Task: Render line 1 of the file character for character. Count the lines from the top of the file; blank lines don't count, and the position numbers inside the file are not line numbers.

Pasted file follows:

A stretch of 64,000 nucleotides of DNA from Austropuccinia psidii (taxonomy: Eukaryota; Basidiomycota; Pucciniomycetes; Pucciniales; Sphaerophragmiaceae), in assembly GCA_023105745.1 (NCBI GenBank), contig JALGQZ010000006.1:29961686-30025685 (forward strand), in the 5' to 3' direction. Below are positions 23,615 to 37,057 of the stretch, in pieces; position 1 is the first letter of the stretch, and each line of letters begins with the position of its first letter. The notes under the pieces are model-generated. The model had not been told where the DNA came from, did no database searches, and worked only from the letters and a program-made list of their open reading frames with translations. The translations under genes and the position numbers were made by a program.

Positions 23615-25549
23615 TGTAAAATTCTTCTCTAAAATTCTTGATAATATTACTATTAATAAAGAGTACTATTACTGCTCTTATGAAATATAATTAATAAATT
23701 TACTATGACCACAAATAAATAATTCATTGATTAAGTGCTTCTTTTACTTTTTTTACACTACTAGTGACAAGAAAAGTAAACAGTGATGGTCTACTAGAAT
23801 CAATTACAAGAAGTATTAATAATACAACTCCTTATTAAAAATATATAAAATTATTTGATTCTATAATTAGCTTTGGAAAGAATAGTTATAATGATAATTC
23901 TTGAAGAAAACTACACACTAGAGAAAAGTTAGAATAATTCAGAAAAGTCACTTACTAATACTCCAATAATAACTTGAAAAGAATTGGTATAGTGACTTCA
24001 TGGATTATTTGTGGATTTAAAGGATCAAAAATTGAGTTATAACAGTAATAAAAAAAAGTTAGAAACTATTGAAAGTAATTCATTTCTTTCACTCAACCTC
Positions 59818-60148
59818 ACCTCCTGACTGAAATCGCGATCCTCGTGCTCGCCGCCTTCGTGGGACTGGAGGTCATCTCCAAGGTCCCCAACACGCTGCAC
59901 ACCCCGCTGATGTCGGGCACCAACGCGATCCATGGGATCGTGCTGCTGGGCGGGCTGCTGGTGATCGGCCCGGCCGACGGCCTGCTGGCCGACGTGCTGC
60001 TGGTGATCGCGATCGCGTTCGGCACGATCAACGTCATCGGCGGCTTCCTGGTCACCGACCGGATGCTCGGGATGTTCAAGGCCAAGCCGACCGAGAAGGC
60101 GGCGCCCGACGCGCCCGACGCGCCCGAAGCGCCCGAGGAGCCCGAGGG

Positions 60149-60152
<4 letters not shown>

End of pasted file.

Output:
A stretch of 64,000 nucleotides of DNA from Austropuccinia psidii (taxonomy: Eukaryota; Basidiomycota; Pucciniomycetes; Pucciniales; Sphaerophragmiaceae), in assembly GCA_023105745.1 (NCBI GenBank), contig JALGQZ010000006.1:29961686-30025685 (forward strand), in the 5' to 3' direction. Below are positions 23,615 to 37,057 of the stretch, in pieces; position 1 is the first letter of the stretch, and each line of letters begins with the position of its first letter. The notes under the pieces are model-generated. The model had not been told where the DNA came from, did no database searches, and worked only from the letters and a program-made list of their open reading frames with translations. The translations under genes and the position numbers were made by a program.